Scent of a Woman, 1992
Al Pacino and the everything in background
From this moment onward, I am not going to review a film. That is too much task and no one reads it anyway. Instead, I will just jot down my thoughts regarding a film and these thoughts might reference other works of art or incidents etc. Basically, it will become more of a musing than strictly a review. Needless to say, there would be spoilers. Probably a lot.
So Scent of a woman. This was on my list for a while now. I like Al Pacino. He has this edge about him. His deliveries are so power packed that he leaves everything behind and comes forth on the screen. He appears more of a drama actor where a single spotlight covers his speeches.
Al Pacino plays a blind retired army officer. He is now dependent on his family and needs to be watched over. On a thanksgiving weekend, the family has to leave him in the care of Chris O’Donnell, a timid but strong willed gentleman. These two people are a class apart and their moments together change them both.
Al Pacino comes off as a very strong person who needs to constantly exude the air of control. He needs to make sure that others around him are on the edge, something that keeps him alive and kicking. Chris is more laid back. Non-compromising, and strong but laid back.
Al Pacino has this outward appearance of a strong guy who is on the edge of breaking. He wants to end his life after living a perfect day. He wants to dine at a perfect restaurant, drive a Ferrari, fuck a great woman and blow his brains out. From a societal standpoint, his views are strong and irrational, but I found myself identifying with him. He is the guy who embodies what Master Oogway says to Po in Kung Fu Panda.
The past is history, the future is a mystery, but today is a gift — that’s why they call it ‘the present’
He lives in the moment. The reason he is discharged from the army and the reason why he lost his eyesight is that he pulls of grenade pins in a drunken stupor. He just has no care of the world. Would you call him selfish? Arguably so. He has seen life. The wars have changed him. He knows the importance of living in the moment. Only a guy with tremendous confidence and charm can pull off the tango. According to me, it is one of the best scenes of the film.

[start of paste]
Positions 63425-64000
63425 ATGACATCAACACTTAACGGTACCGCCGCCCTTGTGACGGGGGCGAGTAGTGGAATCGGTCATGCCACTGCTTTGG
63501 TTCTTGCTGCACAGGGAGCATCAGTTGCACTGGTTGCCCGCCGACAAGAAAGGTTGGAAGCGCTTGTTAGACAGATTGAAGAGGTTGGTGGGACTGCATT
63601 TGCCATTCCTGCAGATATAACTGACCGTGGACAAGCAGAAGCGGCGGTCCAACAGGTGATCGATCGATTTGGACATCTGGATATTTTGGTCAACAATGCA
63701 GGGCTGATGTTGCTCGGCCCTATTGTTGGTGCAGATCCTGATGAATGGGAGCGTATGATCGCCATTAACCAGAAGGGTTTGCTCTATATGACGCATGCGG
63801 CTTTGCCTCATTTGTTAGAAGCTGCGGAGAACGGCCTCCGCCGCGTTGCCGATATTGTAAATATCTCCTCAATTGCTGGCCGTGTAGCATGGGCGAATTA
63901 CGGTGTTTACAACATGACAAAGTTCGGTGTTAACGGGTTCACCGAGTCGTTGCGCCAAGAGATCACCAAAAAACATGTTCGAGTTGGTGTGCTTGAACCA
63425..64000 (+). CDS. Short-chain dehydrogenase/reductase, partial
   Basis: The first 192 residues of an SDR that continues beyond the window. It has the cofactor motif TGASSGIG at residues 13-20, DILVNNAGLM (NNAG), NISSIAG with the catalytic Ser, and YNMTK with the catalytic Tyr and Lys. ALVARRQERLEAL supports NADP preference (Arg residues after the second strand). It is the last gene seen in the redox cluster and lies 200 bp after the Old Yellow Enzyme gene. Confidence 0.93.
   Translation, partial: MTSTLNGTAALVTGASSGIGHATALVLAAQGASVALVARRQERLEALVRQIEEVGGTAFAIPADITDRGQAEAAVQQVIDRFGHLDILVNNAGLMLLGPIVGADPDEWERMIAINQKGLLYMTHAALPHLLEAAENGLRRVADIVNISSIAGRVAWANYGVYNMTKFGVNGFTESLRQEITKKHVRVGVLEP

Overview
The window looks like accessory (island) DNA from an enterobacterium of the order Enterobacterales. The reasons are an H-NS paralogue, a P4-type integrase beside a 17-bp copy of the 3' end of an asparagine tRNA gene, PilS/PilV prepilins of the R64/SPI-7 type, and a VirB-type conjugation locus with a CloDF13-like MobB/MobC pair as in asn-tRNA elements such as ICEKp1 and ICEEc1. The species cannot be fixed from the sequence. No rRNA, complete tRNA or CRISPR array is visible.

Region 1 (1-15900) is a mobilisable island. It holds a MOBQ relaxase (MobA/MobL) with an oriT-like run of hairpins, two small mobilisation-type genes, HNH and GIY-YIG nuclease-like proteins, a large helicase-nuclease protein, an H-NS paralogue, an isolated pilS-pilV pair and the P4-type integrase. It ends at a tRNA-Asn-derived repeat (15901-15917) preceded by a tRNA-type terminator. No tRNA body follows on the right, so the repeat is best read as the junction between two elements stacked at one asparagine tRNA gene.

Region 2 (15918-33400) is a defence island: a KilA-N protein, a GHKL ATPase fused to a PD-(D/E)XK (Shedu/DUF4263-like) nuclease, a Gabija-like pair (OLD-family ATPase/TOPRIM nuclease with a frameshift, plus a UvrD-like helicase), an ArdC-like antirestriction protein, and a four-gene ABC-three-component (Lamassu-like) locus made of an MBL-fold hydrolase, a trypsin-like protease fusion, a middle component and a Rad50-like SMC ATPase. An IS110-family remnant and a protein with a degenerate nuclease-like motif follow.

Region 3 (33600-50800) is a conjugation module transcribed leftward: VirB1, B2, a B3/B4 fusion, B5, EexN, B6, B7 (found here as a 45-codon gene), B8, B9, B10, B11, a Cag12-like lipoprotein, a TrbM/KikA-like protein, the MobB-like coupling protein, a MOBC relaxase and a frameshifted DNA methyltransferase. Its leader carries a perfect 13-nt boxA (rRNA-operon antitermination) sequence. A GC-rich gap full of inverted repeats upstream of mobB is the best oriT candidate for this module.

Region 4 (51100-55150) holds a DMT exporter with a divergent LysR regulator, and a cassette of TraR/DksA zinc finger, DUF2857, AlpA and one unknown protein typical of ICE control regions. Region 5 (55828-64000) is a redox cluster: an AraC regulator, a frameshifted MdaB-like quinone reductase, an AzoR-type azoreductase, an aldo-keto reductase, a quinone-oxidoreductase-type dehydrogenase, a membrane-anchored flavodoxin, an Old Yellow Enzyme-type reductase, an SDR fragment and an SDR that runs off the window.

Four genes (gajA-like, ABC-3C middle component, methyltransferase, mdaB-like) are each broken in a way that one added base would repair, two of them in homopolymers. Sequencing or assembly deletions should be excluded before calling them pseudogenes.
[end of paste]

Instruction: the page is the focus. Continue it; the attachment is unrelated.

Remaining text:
His face talks so much. There is a confidence in there. There is the feeling of living it up. This is the guy who knows in his mind that he is going to blow his brains out. He gets to live this moment once. He cherishes it. Yet he makes her feel so special. She enjoys it very much. Her apprehensions fade and she opens up. He takes care of her. Showing all that as a blind man takes a lot of efforts and yet he makes it look like to effortless, so poetic. The audience is in the background looking at the pair with happiness and appreciation. Instead of more bombastic scenes, this scene is my memory.
Chris, on the other hand, is shy. He doesn’t open up. He is conflicted. He is not the kind who would compromise willingly. He has integrity, but he is just entering the real world. He is naive, he is an idealist. In Al Pacino’s company he changes. He is more steadfast by the end of the film. The film is successful because these two very different characters leave impressions on each other and you get the fuzzy feeling of having watched a great film.
I add very few movies on my re-watch list. I guess this one will go in there.